Thursday, September 12, 2013

Group Portraits

Watched Seven Samurai over two nights, and loved it. One of the imdb reviewers put it best, there are certain directors who just "get" it, who get the medium, and Akira Kurosawa is one of them. I was tired, I was doing what I thought of as a "duty," but I was mesmerized throughout the movie (3 hours, 27 minutes). Total involvement, that must be a criterion of great art, surely. Takashi Shimura, who plays the leader of the band, provides the moral center against which Toshiro Mifune's antic samurai tilts. Isao Kimura is the young untested warrior who falls in love with a farmer's daughter.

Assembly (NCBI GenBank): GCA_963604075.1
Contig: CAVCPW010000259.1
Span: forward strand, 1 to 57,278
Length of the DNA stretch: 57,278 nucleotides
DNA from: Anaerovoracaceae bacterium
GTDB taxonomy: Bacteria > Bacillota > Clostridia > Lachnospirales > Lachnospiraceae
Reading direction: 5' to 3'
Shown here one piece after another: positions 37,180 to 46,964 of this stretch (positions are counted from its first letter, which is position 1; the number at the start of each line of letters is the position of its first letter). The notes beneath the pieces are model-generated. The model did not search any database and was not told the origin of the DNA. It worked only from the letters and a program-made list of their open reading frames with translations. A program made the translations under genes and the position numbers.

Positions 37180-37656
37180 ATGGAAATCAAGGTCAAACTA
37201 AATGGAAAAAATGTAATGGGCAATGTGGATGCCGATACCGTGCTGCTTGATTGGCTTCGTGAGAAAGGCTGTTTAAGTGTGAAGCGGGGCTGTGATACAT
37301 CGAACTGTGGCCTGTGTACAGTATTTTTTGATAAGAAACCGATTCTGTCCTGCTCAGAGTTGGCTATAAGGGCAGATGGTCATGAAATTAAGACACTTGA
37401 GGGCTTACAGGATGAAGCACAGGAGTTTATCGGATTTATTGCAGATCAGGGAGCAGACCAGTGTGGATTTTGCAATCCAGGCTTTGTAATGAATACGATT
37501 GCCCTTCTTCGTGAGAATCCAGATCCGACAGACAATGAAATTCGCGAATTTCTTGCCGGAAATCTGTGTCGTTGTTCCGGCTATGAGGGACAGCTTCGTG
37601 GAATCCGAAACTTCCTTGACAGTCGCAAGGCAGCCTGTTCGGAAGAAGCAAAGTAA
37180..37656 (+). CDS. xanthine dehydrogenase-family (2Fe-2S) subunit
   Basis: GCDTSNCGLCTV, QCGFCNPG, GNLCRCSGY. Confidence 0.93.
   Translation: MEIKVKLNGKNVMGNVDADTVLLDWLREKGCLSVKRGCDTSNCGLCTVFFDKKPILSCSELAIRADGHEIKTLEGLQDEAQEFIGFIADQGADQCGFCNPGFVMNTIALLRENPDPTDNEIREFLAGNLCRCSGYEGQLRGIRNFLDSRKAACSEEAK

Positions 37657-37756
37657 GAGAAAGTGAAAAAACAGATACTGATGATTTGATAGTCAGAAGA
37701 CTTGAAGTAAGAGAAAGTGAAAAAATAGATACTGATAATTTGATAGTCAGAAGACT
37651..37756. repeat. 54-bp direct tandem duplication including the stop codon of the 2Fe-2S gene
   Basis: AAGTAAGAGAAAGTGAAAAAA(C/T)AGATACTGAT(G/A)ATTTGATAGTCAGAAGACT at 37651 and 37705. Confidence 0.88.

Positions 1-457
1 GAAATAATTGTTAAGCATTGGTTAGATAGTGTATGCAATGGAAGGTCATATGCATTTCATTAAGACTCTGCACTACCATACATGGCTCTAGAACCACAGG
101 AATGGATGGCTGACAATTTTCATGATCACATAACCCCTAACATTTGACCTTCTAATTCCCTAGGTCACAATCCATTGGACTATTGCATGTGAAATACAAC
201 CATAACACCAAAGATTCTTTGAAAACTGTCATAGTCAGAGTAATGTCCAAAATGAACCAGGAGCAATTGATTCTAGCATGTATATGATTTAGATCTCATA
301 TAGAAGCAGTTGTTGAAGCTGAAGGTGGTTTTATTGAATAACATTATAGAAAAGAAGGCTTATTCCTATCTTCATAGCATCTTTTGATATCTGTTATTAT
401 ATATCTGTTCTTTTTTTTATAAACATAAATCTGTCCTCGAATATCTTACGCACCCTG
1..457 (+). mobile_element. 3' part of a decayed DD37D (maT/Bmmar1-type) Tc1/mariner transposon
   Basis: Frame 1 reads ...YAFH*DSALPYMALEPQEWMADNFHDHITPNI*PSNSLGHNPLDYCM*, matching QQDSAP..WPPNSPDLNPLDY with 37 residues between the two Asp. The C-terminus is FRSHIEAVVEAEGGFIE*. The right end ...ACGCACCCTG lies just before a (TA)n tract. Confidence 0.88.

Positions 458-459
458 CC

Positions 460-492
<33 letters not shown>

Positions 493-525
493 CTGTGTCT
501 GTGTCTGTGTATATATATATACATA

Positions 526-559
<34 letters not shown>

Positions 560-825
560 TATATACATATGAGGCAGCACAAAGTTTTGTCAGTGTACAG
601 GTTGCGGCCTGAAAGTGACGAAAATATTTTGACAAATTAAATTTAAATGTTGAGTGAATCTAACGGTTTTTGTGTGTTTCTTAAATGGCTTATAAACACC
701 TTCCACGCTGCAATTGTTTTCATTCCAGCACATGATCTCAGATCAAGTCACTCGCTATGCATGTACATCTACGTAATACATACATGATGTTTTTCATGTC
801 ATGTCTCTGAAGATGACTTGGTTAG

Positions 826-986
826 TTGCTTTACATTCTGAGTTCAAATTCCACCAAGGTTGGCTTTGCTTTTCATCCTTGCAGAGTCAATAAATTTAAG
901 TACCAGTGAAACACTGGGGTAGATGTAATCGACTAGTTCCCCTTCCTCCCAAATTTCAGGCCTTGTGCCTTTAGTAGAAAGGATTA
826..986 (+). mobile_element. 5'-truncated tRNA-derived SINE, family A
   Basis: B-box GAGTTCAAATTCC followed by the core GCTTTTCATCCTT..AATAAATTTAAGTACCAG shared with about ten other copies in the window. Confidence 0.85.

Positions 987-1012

Less involving but still absorbing is the 1970s cult classic, the break-out novel by Ryū Murakami, Almost Transparent Blue. A group portrait of Japanese hippies (drugs, sex, and rock and roll), it is narrated by a young arts student called Ryū too. The scenes, numbing and addictive, are almost too painful to read, especially the one in which the Japanese had group sex with African American soldiers from the U.S. base. The squalor and pain are balanced by a single scene of beauty, when Ryū and a lover wander in a field of tomatoes, discover an abandoned schoolhouse, and gaze at a plane speeding off on a runway.

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